Beyond recruitment, Goodwin explained that in Singaporean teacher preparation, “content knowledge and pedagogical content knowledge often go hand in hand. Those courses are offered by the institution simultaneously. And it’s not just a course here or there but a comprehensive set of courses that are designed to enable young people to really go deep in content but also understand how to make that content accessible.”

Mary Sandy and Rod LuceroMary Sandy, Director of the California Teacher Credentialing Commission and Rod Lucero, Vice President of the American Association of Colleges for Teacher Education then joined Sahlberg and Goodwin in a panel discussion moderated by Darling-Hammond reacting to the study’s insights and exploring the issues within the context of the United States.

Teacher shortages, a key issue facing many districts in the United States related to recruitment and preparation, was discussed at length. Sandy described the need to cast a wide net in California, and across the country to fill vacancies, and the resulting tension between setting high standards and the lack of qualified candidates. Offering potential solutions, Darling-Hammond suggested states could provide tuition support, higher salaries and a career ladder to entice more people into teaching.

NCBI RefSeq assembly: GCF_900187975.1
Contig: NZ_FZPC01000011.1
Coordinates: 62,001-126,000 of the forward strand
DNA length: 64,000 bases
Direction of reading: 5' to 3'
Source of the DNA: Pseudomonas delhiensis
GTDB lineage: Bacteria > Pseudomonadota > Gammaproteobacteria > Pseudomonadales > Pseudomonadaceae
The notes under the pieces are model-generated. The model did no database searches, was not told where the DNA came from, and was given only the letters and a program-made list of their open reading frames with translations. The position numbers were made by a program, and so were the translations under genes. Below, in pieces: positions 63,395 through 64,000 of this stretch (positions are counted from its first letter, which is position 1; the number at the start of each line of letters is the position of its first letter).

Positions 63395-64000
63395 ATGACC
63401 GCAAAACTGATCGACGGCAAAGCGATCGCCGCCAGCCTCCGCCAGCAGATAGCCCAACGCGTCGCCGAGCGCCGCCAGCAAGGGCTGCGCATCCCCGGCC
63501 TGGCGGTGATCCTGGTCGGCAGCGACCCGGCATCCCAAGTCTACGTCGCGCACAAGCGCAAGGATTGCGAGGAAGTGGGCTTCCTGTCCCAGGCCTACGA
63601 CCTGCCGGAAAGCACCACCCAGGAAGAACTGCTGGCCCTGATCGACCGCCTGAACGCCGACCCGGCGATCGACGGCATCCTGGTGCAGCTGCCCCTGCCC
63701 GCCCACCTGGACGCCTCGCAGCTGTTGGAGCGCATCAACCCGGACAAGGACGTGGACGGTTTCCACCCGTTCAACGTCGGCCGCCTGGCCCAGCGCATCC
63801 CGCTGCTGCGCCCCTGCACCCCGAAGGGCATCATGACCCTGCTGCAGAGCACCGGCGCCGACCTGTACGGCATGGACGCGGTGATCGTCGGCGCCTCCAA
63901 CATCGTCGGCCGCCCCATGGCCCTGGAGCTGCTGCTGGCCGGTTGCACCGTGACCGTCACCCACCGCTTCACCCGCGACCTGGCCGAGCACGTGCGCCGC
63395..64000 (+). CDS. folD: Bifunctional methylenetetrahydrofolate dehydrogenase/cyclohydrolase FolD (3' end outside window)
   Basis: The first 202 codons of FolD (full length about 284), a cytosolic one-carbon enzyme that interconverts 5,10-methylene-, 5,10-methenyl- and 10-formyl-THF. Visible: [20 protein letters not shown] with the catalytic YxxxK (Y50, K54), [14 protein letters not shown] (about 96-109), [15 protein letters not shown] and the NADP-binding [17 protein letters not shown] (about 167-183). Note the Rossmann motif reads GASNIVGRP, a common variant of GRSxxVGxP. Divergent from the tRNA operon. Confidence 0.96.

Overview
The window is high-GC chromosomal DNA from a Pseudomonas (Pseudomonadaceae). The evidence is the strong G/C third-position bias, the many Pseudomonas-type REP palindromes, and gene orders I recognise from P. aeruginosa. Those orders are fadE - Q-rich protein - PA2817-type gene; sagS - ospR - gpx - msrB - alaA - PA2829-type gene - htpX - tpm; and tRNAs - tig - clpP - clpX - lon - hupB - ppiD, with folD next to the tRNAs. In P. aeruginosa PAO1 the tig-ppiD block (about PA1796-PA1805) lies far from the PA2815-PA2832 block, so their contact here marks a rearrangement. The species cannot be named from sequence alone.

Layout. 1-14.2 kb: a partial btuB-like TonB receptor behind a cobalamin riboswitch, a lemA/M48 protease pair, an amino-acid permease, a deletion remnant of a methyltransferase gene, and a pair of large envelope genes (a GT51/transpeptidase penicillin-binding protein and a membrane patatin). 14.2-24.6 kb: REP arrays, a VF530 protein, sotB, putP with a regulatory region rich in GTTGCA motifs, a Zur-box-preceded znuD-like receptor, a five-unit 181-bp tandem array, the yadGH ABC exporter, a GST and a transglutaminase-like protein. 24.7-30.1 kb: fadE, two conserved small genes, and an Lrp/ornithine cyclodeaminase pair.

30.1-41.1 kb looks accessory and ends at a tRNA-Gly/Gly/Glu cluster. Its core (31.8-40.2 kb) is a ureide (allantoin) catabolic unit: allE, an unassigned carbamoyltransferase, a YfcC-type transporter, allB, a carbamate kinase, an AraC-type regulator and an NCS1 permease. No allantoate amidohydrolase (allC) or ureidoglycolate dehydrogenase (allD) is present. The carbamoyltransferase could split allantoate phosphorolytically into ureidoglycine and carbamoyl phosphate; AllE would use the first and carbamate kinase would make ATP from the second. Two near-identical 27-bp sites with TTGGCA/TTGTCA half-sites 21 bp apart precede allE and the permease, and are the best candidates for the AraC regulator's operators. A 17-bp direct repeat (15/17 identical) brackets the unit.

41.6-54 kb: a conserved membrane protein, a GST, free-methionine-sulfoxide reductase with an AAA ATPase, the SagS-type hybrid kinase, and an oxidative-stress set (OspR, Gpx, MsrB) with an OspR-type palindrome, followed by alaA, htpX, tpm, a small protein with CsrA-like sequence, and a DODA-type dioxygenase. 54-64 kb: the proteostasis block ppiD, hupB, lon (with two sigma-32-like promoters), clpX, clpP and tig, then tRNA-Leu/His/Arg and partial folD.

An audience-submitted question raised the issue of what school leaders could do to attract qualified teachers while waiting for state and national policy to change. In response, Marc Tucker called for a different kind of conversation between the institutions that supply teachers and the districts that hire them. Tucker argued that superintendents should engage directly with the schools of education that provide their new teachers, saying that if a group of district leaders banded together and began a conversation about the need for quality improvements in those teacher education institutions, they would surely listen.

Tucker went on to say that, “If the districts are really interested in getting very high-quality teachers, the stories told in Empowered Educators will give you a lot of ideas about what has to be done, but somebody has to do it,” leaving the audience of educators, school leaders and policy practitioners with their final summer reading assignments and much to think about.

The full webinar can be viewed below. The next installment of the series will be held on September 20th at 3 pm Eastern Time. In addition to links to the webinar registration page, the Empowered Educators website features the study’s brief on teacher recruitment, preparation and professional learning—the  topic of next month’s discussion—along  with additional policy and country briefs, the cross-country analysis and digital resources including audio and video interviews with leading international voices in education and more. Those interested can join the conversation on social media using the hashtag, #EmpoweredEducators.